Any bleeding that occurs outside the menstrual cycle in women should be considered abnormal and taken seriously. However, in a woman who has entered the menopause physiologically, this bleeding becomes even more important as it may indicate cancer.
Acıbadem Taksim Hospital Gynecology, Obstetrics and Gynecology Oncology Specialist Prof. Dr. İlkkan Dünder draws attention to the fact that no matter how little or more, long or short, red or brown vaginal bleeding during menopause, a doctor should be consulted as soon as possible.
Menopause is a special process for every woman. Having detailed information about this period, in which they are affected both psychologically and physiologically, also means being prepared for possible risks.
Time of menopause
While in developed countries the average age of menopause is 49-50, women in Turkey enter menopause between the ages of 47-49. According to experts, menopause is considered if there is no bleeding for 6 months after the last menstruation.
Postmenopausal bleeding is not seen as normal
Bleeding after menopause is considered pathological and the underlying cause is definitely sought. The day, duration and amount of these bleedings are also very important. Gynecology, Obstetrics and Gynecological Oncology Specialist Prof. Dr. İlkkan Dünder says that women may not care about bleeding during this period, considering that they still have not entered menopause. However, if, for example, a 49-year-old woman does not have a period for two months and bleeds in the following month, this is already considered perimenopause, not menopause.
Postmenopausal bleeding may be caused by a benign or malignant tumor!
Pathological hemorrhages that occur after a 6-month bleeding-free period can be caused by benign or malignant causes.
Bleeding caused by benign causes can occur for two reasons:
1. Bleeding due to external hormones and similar drugs
2. Bleeding from benign diseases.
Causes of hormone or drug-related bleeding during menopause
Prof. Dr. İlkkan Dünder lists the diseases that cause bleeding during menopause as follows: “A benign polyp or vaginal cancer in the chamber we call the vagina, a wound or cancer that develops in the cervix, any benign or future malignant disease that may develop in the uterine canal. Tumors that can transform can be a benign tumor that develops in the ovary and produces estrogen, as well as a wide range of ovarian tumors leading to ovarian cancer can cause bleeding. Apart from this, although rare, bleeding may occur due to general systemic diseases. In addition, in the advanced stages of menopause, it may occur in benign bleeding due to atrophy of the tissues.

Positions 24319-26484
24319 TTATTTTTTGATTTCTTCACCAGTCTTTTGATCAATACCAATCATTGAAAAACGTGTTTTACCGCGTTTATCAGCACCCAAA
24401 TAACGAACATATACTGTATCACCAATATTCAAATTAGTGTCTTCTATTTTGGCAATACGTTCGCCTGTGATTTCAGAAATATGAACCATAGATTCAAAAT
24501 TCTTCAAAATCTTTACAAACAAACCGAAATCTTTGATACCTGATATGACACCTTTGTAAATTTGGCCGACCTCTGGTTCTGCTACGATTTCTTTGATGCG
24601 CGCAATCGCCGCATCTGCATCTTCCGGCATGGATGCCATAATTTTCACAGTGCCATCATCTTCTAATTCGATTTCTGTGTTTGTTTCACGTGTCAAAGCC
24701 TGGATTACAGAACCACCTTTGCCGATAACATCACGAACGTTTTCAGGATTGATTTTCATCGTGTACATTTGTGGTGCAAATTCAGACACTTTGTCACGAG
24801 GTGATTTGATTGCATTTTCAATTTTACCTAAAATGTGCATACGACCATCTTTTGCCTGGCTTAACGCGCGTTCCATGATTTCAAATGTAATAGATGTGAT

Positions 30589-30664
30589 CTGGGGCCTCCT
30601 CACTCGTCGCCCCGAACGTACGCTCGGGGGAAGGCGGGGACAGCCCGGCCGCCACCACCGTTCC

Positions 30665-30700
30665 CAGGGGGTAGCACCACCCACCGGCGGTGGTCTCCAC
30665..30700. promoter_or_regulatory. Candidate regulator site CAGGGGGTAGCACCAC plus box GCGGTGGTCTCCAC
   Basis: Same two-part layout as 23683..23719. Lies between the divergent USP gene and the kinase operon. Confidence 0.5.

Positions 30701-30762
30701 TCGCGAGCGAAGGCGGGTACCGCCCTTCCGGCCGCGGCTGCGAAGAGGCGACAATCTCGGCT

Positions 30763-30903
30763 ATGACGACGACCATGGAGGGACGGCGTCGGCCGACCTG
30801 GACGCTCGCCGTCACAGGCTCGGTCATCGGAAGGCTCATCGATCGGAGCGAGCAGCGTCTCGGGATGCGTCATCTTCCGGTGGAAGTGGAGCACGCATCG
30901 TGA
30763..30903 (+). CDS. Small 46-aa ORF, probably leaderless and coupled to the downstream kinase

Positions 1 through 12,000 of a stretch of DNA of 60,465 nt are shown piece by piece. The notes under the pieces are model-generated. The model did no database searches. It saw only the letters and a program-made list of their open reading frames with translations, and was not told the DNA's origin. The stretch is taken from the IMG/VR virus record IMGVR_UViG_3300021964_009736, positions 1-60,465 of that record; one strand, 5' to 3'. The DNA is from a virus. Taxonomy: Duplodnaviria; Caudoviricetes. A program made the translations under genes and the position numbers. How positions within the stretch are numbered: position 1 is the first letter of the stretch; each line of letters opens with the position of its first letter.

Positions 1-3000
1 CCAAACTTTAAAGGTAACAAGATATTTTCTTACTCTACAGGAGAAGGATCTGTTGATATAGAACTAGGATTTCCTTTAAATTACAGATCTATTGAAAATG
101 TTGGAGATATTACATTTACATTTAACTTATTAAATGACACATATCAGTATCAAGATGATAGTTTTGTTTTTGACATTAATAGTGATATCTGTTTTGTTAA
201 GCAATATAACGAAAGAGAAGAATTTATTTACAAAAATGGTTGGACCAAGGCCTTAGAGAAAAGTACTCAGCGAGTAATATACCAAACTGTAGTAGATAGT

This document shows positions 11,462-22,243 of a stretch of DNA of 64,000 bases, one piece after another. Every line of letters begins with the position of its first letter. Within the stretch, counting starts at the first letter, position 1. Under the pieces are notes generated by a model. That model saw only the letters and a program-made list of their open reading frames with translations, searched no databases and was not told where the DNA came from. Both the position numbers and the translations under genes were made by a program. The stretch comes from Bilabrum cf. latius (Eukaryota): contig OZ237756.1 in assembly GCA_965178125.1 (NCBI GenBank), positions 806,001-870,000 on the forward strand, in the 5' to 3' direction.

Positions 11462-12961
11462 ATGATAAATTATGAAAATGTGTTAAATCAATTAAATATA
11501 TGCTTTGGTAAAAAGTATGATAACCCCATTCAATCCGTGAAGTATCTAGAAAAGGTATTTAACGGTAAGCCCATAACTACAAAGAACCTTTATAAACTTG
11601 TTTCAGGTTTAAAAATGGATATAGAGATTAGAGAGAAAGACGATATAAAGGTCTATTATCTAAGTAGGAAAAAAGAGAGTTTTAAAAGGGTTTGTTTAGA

A doctor should be consulted as soon as there is bleeding
If a woman does not use estrogen (hormone therapy) drugs to relieve her menopausal complaints, but if she has bleeding, different reasons are sought. Therefore, it is necessary to go to the doctor as soon as there is bleeding. In addition to the general examination, transvaginal ultrasonography is also used to detect the problem in women who apply.
The thickness of the intrauterine tissue is important in transvavinal ultrasonography. Intrauterine thickness can be accepted up to a certain level for a woman using estrogen. For this reason, while tissue thickness up to 5 mm is considered normal and followed in women who do not use any medication, intrauterine biopsy is absolutely necessary for thickenings of 8 mm and above.
Diabetes patients, obese people, women who have never given birth or breastfed before have an increased risk of intrauterine cancer. Therefore, bleeding is more common in women in the risk group.
When should a biopsy be done?
K , who said that a biopsy should be performed regardless of the amount and duration of bleeding, regardless of the amount and duration of the bleeding, although no medication is used, Prof. Dr. İlkkan Dünder , “In all bleedings that occur from the day of the woman’s menopause until the end of her life; Although about 95 percent of it is well-caused bleeding if it is not due to externally taken drugs, 5 percent can be caused by cancer. The ideal reagent for this can be established by biopsy. A biopsy is a simple procedure that takes a very short time and should not be feared. However, biopsy can be painful in menopausal women as the uterus shrinks and the channels narrow, so it is preferred to perform the biopsy under anesthesia.
The duration or amount of bleeding is not decisive
In patients with gynecological cancer , vaginal bleeding usually occurs in the earliest stages. For this reason, no matter how little or more, long or short, red or brown bleeding occurs during menopause, a doctor should be consulted as soon as possible.